Disability Rights

Today I turned on the television to find Anderson Cooper getting in the middle of a heated argument with the Judge Rotenberg Center’s lawyer. The center is a special needs facility in Massachusetts recently under investigation for the use of shock treatments on autistic children. The Guardian reports that the
“UN’s special rapporteur [Juan Mendez] on torture has made a formal approach to the US government” ,”plans to contact the US state department and has the option of reporting the matter to the UN human rights council.”

Mendez stated that the application of electric shock to one’s body could be perceived as inflicting pain and suffering “tantamount to torture in violation of international law.”

The Guardian goes on to report that “The Judge Rotenberg Center in Canton, Massachusetts, is believed to be the only institution in the world in which disabled and disturbed children are subjected to electric shocks to in a system known called “aversive therapy”.

The shocks are generated by a device known as a GED which children are made to carry 24 hours a day in backpacks or around their waist.

About half of the school’s students carry the generators that are triggered by care assistants using remote-controlled zappers, which then send a electric charge to skin pads on the children’s arms and legs.”

The Guardian is one of very few media organisations that have witnessed the school in operation.

The spotlight that the UN rapporteur is putting on the school is given added poignancy by the fact that Mendez was himself subjected to torture by electric shock at the hands of the Buenos Aires police in 1975.

He was abused with electric prods.”

In short, this is no “bee sting”, as JRC claimed on AC 360. Children also recieve these “punishments” for disobeying on any level, however minor, such as standing when told not to, or tearing paper cups. Quotes like this one followed:

“It’s the worst kind of pain, like a third degree burn…They say it’s like a bee sting but they lie.”

What’s next? Waterboarding anorexics?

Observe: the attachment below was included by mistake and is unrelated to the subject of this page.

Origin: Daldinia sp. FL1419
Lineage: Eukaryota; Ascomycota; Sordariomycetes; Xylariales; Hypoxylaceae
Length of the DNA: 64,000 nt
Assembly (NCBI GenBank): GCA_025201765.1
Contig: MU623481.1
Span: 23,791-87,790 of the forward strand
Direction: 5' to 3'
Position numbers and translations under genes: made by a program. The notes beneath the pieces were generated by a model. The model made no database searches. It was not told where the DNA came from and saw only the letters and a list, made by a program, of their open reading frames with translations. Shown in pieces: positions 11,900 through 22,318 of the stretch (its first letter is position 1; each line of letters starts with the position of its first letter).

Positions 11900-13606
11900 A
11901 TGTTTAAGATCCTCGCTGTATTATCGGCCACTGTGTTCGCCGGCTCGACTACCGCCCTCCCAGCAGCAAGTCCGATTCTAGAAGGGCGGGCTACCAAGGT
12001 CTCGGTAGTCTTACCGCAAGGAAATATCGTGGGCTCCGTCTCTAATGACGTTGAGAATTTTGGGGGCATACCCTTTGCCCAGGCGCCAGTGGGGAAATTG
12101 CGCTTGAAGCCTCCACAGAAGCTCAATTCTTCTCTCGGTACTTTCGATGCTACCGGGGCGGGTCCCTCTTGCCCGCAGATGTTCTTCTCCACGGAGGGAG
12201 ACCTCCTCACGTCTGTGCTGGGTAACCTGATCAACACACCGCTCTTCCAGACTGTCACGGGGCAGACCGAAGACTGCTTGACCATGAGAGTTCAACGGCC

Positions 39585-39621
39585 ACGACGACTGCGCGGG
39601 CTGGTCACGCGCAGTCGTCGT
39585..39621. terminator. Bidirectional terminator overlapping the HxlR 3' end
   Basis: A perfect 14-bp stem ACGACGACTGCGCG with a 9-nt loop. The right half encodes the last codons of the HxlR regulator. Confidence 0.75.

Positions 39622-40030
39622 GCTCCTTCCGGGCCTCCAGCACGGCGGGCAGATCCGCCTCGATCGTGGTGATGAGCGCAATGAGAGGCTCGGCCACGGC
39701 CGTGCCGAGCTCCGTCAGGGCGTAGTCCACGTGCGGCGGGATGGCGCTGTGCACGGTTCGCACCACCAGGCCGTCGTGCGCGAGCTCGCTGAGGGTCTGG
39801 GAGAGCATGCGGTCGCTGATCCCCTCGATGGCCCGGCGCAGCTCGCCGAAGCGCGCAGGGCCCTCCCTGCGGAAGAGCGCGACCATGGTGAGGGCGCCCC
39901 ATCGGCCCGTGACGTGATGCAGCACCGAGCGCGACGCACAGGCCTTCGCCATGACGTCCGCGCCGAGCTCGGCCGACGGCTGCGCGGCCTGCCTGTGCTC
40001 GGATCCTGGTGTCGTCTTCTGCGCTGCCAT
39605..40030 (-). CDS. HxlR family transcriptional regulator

Anderson kept hammering the case of  Andre McCollins, a former student and victim of 30 electric shocks for 7 hours, whose family sued the Rotenberg Center for malpractice.  The recently surfaced video of McCollins receiving the treatment has caused this new public and government push to shut down the school, which has been on the UN’s radar before.  Lawyer’s response? “Is it humane to sedate a child and have him be catatonic most of the time?” Anderson didn’t have a response to that, but his other guest, Dr.  Louis Krauss of the American Academy of Child and Adolescent Psychiatry, kept emphasizing that doping up patients is not the primary job of a psychiatrist, and that no peer-reviewed research or literature has been published on the subject of “averse” treatment. The lawyer philandered on, claiming that yes, schools in other countries use this treatment too (yeah, sure, such as in Cambodia during the reign of the Khmer Rouge maybe) and there is literature on shock treatment….what kind of literature, when it was published, we don’t know. He went on to make excuses like the invalidity of the investigation, and the failure of the investigators to seek approval. The interesting thing, however, is that some parents praise the school for their ability to “cure” their child so that they don’t need medication. I’m not sure what their definition of “cure” or “normal” is, but maybe these kids don’t need to be the ones suffering ordeals that violate the Geneva Convention in order to fit into society. Maybe society should adapt more special policies and programs for them.

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